I used that stroller every day to carry Liam to Benjamin’s school for pick-up time, as well as for my daily walks around the city.  We have a larger double stroller, but it doesn’t fit easily into our elevator, and is a little big for every day use on the train, so we really needed to get something new . . . preferably before Monday morning.  So today, we shopped.

This is another one of those things that would be a little frustrating at home (“I didn’t really plan to spend my Friday morning stroller shopping, but no big deal, let’s go to Babies R Us and pick up a new one”) but is really daunting here.  We didn’t have the first idea of where to go or what would be available (we can’t really wait for an ordered one to arrive).  We also haven’t shopped for a single stroller in over 3 years, so we weren’t really even sure what was out there, or whether the brands we know would exist here.  We also knew it was possible, if not likely, that wherever we went, we’d be conducting the entire transaction in German — this is another one of those things people don’t really do when they’re on the tour (“Oh, we’re visiting Vienna, let’s buy a stroller!” doesn’t seem to come up a lot).

The internet helped us out — I found a website that recommended a few places for stroller shopping, and we opted to check out the one that offered used as well as new strollers, and even advertised that they could do some stroller repairs.  So, this morning, we headed out to Kinderwagen Sedlak to to some shopping.  (Note: as of January 2013, this shop has gone out of business.)

036They weren’t able to repair our stroller (which didn’t surprise us) and after a bit of looking around, we settled on a new Chicco stroller.  It has a lot of storage underneath (essential, as we’ve been spoiled by our Graco), can be steered with one hand (which I do every day — because when you’re crossing the street with the stroller and a preschooler, the stroller can’t use up both of your hands), will fit in our elevator (it’s actually a bit smaller than the Graco was) and came with a bunting and a rain cover (neither of which we had for the Graco).  This particular one doesn’t seem to be available in the States, so I’d never heard of it.  It’s orange, which couldn’t be more opposite of our black & beige Graco, but it will stand out in a crowd.  The wheels are smaller than the Graco, which means we’re having to adjust to it being a least a little harder to hop up on curbs and trains.  Its smaller size makes it a little tougher to get on and off of trams, but it weighs less and takes up less space on the train itself, so that evens out, but I wonder how long Benjamin is going to be comfortable in it.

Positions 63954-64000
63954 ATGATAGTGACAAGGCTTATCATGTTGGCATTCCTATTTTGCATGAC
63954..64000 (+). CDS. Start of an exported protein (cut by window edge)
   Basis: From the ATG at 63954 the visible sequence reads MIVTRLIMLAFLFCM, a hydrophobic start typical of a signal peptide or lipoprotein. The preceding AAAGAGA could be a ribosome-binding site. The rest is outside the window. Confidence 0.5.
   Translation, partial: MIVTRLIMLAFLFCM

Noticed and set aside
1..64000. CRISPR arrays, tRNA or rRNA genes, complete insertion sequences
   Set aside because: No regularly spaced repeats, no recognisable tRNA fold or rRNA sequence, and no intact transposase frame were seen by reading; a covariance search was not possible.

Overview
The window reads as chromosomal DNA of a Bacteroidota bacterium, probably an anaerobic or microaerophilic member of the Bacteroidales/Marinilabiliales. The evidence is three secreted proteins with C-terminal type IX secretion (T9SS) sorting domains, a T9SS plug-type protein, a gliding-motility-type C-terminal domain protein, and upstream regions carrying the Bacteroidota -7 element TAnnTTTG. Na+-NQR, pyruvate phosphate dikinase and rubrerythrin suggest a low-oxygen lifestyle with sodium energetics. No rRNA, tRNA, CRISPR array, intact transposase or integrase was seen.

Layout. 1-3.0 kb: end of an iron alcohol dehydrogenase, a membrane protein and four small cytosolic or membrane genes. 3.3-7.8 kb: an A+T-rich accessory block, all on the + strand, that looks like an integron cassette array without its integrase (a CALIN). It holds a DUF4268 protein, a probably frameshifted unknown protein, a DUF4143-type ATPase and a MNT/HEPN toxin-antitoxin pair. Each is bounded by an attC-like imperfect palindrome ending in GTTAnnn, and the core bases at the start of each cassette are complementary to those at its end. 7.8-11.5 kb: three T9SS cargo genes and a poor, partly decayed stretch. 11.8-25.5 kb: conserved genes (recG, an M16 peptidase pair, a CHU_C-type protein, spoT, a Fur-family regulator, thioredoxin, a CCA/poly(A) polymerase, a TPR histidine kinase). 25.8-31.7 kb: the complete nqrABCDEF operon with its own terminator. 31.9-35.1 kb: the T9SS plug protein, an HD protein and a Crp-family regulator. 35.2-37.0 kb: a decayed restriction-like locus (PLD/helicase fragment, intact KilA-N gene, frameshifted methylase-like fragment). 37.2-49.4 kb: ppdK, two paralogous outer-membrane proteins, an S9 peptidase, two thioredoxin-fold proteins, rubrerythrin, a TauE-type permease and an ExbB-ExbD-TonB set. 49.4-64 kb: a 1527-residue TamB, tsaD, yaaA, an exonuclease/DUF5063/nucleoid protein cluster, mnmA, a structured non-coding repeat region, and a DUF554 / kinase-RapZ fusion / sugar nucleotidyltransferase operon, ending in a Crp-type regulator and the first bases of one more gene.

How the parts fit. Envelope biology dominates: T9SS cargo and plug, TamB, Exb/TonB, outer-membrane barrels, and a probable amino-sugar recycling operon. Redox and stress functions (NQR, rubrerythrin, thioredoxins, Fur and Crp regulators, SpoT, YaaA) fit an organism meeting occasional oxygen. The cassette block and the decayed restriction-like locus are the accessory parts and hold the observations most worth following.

I think it was a good purchase, and we managed to buy it without spending a ton of money, and we did it using our German (the saleswoman spoke almost no English except for “rain cover”).  Both Liam and Benjamin have ridden in it so far and seem to like it — Liam fell asleep in it on the way home from the store, which I take as an endorsement.  It’s another one of those little victories in our big adventure.

Austrians and elevators

On the whole, Austrians are courteous, helpful and generally polite when I encounter them out in public.  People seem to generally do what they’re supposed to do (throw their trash in the trash cans, sit where they should on the train, give up their seat to someone older or less able than themselves, hold doors, cross at crosswalks, etc.).